Western media appears surprised that President Putin's latest approval rating was so high. After Russian military began bombing in Syria, Putin's popularity skyrocketed to its all times high of 90%. There are some obvious reasons for this, and quite a few important factors that western media tends to overlook.
There are signs that China is beginning to see Eastern Russia as an important "strategic rear area," a proximate overland supplier of a range of vital primary commodities. This is directly related to China's intensifying contest with the U.S. for primacy in the Asia-Pacific. Beijing is increasingly worried that, if this rivalry comes to a head, Washington may use its trump card -- launching a naval blockade of the sea lanes through which China receives most of its imported primary products.
While many hawkish observers in Washington demanded a more overt and energetic response from the Obama administration, the past six months can only be seen as vindication of President Obama's diplomacy toward Russia and proof of the abject failure of the shortsighted and domestically driven foreign policy of Vladimir Putin.
Congress long ago learned that public scrutiny makes it harder to pass bad bills. So in the midst of negotiations to avoid another government shut-down earlier this month both houses of Congress rammed through new sanctions against Russia as part of the misnamed "Ukraine Freedom Support Act of 2014."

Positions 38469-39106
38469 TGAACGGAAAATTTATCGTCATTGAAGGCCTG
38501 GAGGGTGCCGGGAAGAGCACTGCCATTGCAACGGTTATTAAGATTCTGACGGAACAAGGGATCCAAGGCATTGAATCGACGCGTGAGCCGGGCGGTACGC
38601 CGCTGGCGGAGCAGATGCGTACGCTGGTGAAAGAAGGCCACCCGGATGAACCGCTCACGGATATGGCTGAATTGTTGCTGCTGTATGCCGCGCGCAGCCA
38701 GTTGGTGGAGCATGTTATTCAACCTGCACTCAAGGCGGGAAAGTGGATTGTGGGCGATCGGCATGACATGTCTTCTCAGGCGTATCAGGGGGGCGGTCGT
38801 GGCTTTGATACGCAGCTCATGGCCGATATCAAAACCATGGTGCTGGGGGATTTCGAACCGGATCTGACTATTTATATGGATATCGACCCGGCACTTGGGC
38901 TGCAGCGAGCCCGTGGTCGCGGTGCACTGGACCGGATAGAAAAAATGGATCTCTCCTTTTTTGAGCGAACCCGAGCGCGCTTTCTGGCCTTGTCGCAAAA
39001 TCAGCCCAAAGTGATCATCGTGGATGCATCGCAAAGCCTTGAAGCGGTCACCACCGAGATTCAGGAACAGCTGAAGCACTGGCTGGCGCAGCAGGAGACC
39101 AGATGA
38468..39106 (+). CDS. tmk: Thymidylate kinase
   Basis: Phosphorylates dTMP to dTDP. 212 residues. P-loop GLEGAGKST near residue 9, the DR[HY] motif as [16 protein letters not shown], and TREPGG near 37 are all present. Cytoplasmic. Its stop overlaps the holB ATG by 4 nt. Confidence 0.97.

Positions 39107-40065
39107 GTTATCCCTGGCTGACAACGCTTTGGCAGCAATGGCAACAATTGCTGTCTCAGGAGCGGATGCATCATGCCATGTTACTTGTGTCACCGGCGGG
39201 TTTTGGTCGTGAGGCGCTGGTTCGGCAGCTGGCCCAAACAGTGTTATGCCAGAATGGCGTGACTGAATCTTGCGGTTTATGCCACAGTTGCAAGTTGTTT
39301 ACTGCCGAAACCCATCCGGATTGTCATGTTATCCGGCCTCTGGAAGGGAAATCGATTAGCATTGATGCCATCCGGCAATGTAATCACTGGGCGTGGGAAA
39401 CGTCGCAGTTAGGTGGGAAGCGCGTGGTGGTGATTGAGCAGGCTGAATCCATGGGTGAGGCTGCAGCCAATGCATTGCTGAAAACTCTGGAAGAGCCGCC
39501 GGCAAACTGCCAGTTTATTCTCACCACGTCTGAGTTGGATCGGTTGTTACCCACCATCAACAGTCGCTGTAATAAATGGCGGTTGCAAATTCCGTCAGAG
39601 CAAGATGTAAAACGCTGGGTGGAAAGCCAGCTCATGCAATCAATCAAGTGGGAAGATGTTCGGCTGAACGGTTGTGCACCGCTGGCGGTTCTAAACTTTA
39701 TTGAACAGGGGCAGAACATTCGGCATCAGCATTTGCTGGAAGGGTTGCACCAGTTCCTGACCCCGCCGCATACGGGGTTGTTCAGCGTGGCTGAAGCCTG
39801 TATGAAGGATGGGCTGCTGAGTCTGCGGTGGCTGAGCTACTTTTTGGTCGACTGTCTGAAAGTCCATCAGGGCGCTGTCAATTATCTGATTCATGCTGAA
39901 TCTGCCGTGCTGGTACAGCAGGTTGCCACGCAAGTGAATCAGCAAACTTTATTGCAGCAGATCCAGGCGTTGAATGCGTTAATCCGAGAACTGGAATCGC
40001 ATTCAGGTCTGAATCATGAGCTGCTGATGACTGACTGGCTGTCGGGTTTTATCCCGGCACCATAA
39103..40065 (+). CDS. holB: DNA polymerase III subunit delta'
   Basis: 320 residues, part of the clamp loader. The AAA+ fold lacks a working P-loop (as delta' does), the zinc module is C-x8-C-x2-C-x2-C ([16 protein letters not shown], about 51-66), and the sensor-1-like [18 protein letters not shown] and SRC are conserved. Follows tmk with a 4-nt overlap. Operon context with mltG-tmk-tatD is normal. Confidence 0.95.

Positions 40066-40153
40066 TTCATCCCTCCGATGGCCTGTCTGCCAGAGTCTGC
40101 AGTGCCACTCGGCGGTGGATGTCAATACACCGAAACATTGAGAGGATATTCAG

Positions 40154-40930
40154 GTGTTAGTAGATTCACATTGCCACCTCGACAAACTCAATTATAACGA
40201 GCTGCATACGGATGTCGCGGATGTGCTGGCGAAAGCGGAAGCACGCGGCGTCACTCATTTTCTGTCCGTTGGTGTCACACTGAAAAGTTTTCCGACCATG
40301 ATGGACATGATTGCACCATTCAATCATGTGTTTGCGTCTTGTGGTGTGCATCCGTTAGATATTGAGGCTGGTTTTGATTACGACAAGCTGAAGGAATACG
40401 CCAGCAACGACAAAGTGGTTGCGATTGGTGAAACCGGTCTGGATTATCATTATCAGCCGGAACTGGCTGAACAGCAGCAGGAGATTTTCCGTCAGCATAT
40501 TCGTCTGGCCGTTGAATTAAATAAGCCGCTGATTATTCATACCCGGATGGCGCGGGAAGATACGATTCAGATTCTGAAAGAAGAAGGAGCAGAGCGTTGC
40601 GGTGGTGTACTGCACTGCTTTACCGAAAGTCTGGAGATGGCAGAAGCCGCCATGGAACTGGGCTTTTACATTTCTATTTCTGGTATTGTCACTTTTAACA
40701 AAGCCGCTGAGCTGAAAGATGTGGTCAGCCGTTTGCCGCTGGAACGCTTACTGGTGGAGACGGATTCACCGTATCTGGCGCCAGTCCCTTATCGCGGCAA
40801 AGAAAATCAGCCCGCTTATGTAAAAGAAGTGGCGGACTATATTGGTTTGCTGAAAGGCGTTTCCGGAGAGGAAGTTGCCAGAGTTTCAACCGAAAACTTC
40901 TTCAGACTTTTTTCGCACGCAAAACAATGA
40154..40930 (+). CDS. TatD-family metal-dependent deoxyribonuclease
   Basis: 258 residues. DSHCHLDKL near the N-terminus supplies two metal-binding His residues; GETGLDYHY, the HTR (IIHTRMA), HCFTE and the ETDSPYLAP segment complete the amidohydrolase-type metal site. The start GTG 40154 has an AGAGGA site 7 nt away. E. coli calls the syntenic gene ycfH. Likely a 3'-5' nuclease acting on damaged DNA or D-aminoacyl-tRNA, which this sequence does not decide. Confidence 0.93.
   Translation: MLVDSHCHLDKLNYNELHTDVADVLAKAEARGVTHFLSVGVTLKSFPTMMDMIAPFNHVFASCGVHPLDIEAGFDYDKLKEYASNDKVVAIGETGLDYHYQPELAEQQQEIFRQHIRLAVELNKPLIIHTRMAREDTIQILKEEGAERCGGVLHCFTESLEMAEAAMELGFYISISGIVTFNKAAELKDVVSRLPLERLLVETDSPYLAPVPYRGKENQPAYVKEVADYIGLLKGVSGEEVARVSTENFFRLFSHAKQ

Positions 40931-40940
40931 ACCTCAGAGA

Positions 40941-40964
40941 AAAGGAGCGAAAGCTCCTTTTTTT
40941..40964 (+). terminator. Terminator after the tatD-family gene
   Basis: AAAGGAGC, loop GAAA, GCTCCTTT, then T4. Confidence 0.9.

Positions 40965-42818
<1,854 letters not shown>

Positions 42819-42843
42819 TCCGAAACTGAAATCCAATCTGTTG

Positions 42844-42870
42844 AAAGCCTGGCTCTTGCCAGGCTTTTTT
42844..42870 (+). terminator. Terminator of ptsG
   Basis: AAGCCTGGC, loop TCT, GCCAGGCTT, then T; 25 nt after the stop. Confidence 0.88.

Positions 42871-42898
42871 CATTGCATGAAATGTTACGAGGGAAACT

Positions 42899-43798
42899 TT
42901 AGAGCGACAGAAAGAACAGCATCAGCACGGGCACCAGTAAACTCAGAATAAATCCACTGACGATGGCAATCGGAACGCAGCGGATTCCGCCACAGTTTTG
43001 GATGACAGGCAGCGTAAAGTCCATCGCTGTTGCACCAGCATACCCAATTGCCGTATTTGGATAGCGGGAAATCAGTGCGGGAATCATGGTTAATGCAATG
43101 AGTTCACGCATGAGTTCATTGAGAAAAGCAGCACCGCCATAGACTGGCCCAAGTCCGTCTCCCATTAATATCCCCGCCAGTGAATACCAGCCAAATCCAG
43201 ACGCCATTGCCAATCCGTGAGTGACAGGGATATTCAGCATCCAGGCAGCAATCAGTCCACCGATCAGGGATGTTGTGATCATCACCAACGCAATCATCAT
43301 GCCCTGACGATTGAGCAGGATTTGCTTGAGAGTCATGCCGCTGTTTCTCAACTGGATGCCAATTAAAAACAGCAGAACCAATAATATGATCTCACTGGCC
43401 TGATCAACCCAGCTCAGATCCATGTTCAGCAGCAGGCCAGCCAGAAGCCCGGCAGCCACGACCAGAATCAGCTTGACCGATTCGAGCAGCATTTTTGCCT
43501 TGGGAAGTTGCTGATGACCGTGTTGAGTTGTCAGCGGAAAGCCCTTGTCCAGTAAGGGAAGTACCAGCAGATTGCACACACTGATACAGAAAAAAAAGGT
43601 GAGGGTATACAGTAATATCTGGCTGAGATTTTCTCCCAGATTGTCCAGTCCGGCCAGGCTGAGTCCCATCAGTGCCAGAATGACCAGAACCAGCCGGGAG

The Ukraine crisis has forced Russian companies to seriously consider working with Chinese industry. Both state-owned and private Russian industrial enterprises have begun searching for potential Chinese partners that could compensate for the negative consequences of breaking ties with Europe. The initial results are encouraging.
The mayor of the Latvian capital city Riga, Nil Ushakov, stated yesterday in Moscow that for Latvia, "the best thing possible right now is President Vladimir Putin." His presence in Moscow and his comments about Putin illustrate how far the views of many Latvians diverge from the Western mainstream on relations between Russia and the West.